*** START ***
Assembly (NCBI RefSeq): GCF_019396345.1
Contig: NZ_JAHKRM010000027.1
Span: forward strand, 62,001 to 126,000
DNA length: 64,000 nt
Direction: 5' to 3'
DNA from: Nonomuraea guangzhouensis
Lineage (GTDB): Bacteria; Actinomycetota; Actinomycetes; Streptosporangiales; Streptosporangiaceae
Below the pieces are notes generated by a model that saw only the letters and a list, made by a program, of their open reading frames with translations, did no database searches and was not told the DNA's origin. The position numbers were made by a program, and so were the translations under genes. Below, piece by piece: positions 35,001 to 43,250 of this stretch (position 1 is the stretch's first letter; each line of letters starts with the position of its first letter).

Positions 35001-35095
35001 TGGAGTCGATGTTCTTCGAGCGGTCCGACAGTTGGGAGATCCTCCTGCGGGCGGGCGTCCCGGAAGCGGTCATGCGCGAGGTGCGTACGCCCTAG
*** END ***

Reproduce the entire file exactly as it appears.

Assembly (NCBI RefSeq): GCF_019396345.1
Contig: NZ_JAHKRM010000027.1
Span: forward strand, 62,001 to 126,000
DNA length: 64,000 nt
Direction: 5' to 3'
DNA from: Nonomuraea guangzhouensis
Lineage (GTDB): Bacteria; Actinomycetota; Actinomycetes; Streptosporangiales; Streptosporangiaceae
Below the pieces are notes generated by a model that saw only the letters and a list, made by a program, of their open reading frames with translations, did no database searches and was not told the DNA's origin. The position numbers were made by a program, and so were the translations under genes. Below, piece by piece: positions 35,001 to 43,250 of this stretch (position 1 is the stretch's first letter; each line of letters starts with the position of its first letter).

Positions 35001-35095
35001 TGGAGTCGATGTTCTTCGAGCGGTCCGACAGTTGGGAGATCCTCCTGCGGGCGGGCGTCCCGGAAGCGGTCATGCGCGAGGTGCGTACGCCCTAG